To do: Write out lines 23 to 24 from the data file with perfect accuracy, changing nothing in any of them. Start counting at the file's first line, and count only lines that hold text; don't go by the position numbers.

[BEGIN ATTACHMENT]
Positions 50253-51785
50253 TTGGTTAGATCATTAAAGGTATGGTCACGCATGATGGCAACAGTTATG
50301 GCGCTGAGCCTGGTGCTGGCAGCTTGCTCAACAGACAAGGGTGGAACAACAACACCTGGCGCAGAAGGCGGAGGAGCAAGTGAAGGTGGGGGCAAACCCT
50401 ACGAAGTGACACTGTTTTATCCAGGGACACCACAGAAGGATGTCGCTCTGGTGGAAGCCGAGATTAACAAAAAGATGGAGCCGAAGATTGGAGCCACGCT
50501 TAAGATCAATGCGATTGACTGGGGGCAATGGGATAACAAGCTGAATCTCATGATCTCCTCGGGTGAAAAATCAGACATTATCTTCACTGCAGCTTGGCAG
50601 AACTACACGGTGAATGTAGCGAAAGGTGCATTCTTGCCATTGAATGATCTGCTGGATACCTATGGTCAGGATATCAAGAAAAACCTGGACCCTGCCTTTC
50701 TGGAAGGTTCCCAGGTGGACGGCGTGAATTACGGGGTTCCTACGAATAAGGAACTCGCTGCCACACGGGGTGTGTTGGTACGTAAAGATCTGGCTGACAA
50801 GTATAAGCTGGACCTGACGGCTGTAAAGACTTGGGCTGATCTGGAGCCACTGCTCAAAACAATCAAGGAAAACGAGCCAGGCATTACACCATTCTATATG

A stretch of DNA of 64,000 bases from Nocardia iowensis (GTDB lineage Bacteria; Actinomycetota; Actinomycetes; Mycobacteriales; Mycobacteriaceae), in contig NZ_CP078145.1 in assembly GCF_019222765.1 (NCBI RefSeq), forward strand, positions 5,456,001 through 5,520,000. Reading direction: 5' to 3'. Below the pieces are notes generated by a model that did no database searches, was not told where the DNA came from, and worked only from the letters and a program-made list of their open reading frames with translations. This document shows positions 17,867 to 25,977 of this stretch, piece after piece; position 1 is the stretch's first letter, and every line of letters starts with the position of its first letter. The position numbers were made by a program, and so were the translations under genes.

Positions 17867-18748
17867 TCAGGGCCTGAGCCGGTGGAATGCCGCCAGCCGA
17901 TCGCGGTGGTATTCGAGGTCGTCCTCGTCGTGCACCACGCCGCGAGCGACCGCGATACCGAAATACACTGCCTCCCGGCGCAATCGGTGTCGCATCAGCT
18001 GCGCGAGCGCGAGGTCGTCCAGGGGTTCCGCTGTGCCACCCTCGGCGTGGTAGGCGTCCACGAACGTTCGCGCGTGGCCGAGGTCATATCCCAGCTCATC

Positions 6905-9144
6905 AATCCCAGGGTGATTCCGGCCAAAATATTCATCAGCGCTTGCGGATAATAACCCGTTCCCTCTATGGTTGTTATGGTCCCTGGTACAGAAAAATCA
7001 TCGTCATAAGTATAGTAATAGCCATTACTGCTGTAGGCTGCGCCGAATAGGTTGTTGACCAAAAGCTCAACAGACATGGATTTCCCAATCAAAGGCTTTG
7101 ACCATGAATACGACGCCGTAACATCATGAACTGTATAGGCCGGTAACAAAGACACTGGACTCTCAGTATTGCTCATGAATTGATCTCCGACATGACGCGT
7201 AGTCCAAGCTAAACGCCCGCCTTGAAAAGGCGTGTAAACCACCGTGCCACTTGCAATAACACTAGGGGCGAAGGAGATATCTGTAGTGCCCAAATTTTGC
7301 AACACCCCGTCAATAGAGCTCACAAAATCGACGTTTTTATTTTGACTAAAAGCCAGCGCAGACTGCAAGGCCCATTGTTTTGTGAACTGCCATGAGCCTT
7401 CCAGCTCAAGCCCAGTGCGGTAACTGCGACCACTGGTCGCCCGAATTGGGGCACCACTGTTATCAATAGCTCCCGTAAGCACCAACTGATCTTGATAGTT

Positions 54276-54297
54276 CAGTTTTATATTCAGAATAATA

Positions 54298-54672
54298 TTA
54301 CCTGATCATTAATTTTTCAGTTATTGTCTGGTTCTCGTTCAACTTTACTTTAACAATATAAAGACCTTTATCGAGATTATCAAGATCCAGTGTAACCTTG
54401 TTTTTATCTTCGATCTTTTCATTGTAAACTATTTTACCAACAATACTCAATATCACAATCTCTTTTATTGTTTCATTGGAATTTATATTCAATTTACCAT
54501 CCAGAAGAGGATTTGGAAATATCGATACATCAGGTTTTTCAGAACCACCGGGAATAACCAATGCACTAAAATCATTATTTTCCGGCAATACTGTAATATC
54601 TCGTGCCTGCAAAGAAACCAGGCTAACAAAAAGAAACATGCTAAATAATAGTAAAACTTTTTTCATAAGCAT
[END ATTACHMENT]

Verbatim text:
Positions 54298-54672
54298 TTA